Civil Society Organizations: Currently many emergency services in Arab society are being handled by non-profit organizations. Throughout Israel, many organizations (Hebrew) supporting the most vulnerable populations report working on a skeleton crew or have shut down essential services, (Hebrew), having sent many employees on unpaid leave (meaning they are eligible for government unemployment benefits) due to budget restrictions. The economic slowdown threatens NGOs corporate and private donations (Hebrew), while government funding for civil sector activities has faced delays (Hebrew) due to serial elections and the absence of a sitting government. On March 18, Manhigut Ezrahit (Civil Leadership), an umbrella organization for the civil sector, issued a letter to Government ministers with recommendations for immediate action. On March 23, the Ministry of Finance announced the following supports (Hebrew) through the State Guarantee Loan Fund:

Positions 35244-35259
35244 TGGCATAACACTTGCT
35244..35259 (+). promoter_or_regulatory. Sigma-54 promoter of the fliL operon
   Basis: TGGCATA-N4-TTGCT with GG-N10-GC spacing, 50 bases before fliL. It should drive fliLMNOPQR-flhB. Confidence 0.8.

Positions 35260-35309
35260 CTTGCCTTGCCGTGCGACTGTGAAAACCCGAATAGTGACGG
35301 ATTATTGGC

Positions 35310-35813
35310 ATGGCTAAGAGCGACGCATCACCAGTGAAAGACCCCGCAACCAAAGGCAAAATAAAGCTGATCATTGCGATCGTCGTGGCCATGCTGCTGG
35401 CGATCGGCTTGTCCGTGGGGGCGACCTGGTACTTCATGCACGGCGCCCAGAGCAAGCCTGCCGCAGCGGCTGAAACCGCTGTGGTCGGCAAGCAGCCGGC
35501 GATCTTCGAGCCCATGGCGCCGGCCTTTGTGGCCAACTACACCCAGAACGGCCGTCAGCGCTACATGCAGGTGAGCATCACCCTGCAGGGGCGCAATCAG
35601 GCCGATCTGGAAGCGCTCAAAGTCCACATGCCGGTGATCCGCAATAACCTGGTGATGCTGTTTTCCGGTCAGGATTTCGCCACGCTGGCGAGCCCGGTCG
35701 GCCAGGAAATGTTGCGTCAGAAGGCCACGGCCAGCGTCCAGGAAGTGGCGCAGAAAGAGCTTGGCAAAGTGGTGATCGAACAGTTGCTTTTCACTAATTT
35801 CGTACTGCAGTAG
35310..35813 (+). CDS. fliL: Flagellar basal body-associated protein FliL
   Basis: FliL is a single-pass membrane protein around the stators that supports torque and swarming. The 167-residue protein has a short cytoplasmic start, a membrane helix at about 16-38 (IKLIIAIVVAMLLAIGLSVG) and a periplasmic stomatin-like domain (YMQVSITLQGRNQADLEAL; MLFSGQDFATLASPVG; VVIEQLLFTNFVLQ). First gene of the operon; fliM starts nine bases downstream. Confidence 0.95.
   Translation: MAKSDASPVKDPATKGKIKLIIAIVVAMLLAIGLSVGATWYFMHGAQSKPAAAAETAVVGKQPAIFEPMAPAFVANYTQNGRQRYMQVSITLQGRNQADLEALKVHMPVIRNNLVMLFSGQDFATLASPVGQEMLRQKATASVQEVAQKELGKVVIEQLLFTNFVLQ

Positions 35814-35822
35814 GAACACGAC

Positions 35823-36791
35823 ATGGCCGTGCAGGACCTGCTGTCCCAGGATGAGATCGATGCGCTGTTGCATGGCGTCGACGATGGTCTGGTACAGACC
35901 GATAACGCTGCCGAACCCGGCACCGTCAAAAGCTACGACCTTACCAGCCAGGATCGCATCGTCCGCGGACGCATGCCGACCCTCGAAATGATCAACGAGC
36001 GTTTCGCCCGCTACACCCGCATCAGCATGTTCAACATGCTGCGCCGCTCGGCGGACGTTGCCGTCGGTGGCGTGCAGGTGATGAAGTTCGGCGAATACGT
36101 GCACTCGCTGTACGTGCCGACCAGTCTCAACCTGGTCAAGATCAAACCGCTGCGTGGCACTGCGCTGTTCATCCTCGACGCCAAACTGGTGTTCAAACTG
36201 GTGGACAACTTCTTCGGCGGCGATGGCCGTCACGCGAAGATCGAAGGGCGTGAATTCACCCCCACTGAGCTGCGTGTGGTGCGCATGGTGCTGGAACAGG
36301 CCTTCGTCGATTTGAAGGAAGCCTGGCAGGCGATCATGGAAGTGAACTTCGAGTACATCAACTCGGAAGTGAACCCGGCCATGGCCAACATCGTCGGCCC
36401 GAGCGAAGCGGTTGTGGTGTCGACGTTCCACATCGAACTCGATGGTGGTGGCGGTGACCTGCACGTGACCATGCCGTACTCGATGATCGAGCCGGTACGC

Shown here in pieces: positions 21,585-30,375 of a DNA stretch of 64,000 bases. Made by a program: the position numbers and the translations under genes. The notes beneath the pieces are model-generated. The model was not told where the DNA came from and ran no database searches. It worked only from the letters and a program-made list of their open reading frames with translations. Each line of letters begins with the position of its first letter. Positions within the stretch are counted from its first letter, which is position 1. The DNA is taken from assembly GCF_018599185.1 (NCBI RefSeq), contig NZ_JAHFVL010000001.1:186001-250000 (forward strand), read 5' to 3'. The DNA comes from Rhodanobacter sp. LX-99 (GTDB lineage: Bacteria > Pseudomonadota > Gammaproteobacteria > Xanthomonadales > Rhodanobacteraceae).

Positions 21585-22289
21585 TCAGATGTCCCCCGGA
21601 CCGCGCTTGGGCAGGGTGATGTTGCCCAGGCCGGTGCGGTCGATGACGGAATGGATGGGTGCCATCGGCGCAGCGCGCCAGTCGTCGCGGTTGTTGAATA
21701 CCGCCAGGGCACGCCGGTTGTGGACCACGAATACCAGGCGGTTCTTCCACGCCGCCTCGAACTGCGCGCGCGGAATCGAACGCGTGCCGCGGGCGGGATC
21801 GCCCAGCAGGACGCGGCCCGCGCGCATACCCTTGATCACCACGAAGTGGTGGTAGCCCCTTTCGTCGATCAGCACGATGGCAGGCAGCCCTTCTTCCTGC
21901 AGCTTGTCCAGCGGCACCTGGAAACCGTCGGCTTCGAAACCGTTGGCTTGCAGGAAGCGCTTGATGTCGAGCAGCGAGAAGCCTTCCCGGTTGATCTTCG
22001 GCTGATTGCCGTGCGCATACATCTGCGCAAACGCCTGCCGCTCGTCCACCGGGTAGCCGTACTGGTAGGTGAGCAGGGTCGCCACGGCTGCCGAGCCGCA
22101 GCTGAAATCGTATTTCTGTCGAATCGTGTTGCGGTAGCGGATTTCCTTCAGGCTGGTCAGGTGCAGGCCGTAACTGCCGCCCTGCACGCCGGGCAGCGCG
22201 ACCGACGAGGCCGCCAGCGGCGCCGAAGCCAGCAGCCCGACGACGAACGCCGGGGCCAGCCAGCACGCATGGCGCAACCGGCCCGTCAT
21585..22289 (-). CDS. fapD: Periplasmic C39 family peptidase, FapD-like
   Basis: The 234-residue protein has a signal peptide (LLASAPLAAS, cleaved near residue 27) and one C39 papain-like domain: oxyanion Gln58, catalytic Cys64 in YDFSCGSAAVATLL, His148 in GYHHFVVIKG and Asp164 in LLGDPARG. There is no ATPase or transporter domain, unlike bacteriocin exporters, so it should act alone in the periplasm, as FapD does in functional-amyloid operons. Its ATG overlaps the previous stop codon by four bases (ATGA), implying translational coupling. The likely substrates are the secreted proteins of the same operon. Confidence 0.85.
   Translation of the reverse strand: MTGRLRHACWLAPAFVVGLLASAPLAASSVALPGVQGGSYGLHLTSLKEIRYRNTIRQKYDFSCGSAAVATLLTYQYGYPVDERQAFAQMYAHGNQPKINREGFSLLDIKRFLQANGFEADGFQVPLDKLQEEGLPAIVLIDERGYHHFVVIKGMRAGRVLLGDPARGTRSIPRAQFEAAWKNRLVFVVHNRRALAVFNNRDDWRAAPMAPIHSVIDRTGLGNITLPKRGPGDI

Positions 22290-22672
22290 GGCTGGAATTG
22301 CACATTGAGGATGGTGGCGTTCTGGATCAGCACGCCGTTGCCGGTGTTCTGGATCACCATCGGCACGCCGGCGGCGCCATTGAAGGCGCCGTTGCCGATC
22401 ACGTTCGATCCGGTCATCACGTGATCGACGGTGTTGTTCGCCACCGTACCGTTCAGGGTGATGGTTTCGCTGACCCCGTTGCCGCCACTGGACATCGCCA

Local Access to Health Care: Despite the large number of Arab doctors and health care professionals in Israel, Arab localities have less medical infrastructure (clinics, local medical staff and local emergency services) and less access to online medical services, meaning more Arab citizens go straight to hospital emergency rooms where there is significantly greater risk of exposure to the virus (Hebrew). Moreover, hospitals in the periphery—where 70% of Arab citizens live—have fewer doctors, nurses and equipment, meaning that primary care for Arab citizens poses a potential additional risk of over-burdening the system.
Domestic Violence: With families spending significant time in close quarters there are concerns about increased domestic violence in parallel with reduced access to social services.